Sometimes, someone asks a question that seems like it might suffer from the XY Problem (asking about your attempted solution instead of your actual problem) and you want to point that out. Or you feel that something about the question frame makes answering the question invalid and the only tenable answer is mu. Or, you just strongly disagree with something they're doing as revealed in the question and wish to challenge its frame. How do we do that in a constructive manner within the RPG.SE format?

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1 Answer 1


If it is really a case of asking about the solution instead of the problem, it's OK to leave comments of the form "Can you state the real problem you're trying to solve so we can suggest alternate solutions?" or similar requests for more information (if it's relevant/needed).

However, in some cases there is already a solution domain chosen and that's OK. Comments like "you shouldn't do that" are not welcome or on topic. There are a lot of different gaming styles out there and different game systems, and critique of those in comments is not a legitimate use of comments on this site. See Why are site comments being deleted? for more on comment use here. Comments like "you shouldn't try to do X in your game" or "you shouldn't use system X for that" will be deleted per that policy.

You need to be careful when challenging the frame of a question - the line between that and threadcrapping can be a narrow one. You should:

  1. Provide your critique as part of an otherwise legitimate answer. This isn't strictly required, but we very strongly recommend it. Sometimes declining to answer the question and instead going straight to a frame challenge — e.g. “don't do that at all” — is the right answer, but it's also risky and liable to backfire. This is a judgement call for the author and voters to handle. In most cases you should spend more time answering the question than in challenging it.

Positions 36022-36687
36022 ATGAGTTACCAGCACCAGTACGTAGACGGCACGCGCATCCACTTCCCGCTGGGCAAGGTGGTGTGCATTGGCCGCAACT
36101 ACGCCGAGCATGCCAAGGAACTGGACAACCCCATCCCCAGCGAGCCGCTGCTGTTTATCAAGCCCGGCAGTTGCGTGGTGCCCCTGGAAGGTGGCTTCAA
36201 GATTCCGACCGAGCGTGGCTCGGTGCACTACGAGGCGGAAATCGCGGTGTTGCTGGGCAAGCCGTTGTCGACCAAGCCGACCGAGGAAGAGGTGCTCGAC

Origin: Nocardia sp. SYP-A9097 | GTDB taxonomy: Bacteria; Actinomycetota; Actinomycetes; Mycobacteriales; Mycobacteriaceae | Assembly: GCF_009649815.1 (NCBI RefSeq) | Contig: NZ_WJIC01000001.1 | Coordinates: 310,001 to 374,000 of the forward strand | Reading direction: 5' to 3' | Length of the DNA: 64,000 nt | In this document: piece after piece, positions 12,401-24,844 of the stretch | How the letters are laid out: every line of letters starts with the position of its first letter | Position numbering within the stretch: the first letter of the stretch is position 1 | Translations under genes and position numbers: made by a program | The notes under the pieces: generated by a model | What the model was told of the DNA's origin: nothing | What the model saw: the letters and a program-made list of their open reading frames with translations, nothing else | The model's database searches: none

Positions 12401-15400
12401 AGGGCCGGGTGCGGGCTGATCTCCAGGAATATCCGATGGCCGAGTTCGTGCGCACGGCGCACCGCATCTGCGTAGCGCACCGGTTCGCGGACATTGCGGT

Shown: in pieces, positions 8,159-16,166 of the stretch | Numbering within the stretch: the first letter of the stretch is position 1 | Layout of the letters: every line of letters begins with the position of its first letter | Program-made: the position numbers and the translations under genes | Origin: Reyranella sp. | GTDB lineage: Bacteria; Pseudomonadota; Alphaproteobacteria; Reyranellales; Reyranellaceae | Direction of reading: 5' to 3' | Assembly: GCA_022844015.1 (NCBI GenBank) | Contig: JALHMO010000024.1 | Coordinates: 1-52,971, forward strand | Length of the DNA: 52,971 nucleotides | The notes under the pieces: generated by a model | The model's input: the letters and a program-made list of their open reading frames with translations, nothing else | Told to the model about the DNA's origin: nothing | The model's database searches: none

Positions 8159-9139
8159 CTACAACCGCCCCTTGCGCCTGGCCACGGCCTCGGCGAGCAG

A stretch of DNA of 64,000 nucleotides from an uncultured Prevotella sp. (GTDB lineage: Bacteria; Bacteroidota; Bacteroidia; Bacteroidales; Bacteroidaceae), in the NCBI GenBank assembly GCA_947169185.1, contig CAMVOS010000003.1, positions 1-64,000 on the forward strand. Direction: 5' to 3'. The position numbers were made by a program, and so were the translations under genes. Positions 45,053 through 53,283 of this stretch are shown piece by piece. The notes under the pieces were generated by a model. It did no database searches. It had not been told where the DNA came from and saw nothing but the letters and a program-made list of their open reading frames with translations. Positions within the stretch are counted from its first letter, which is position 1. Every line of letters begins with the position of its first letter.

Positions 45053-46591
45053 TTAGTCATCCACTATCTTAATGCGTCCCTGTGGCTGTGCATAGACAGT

2. Do it carefully and support your challenge - "I prefer different things" is not really a good reason, remember this isn't a forum and the goal of the site is to solve people's problems, not to wave our own personal freak flag around.
  3. Don't get upset if you get voted down because the community thinks you overstepped your bounds. You know you're taking a risk by doing it instead of just answering their question.
  4. Don’t just say you’re “challenging the frame” or “this is a frame challenge”. For every RPG Meta insider who knows what that means, you just confused a hundred regular users and a few thousand non-user readers from Google who don’t understand what you just said. Saying you’re frame challenging isn’t a replacement for actually challenging the frame. Don’t say it: do it.

I've tried to provide an example of an answer following this guidance in 5th level optimized Fighter/Ranger builds for 3.5/Pathfinder, where we had started to get comments questioning the asker's intent to introduce optimization to his game. I agreed with those sentiments, so made an answer that answers the question but brings up the "violence inherent in the system" as well.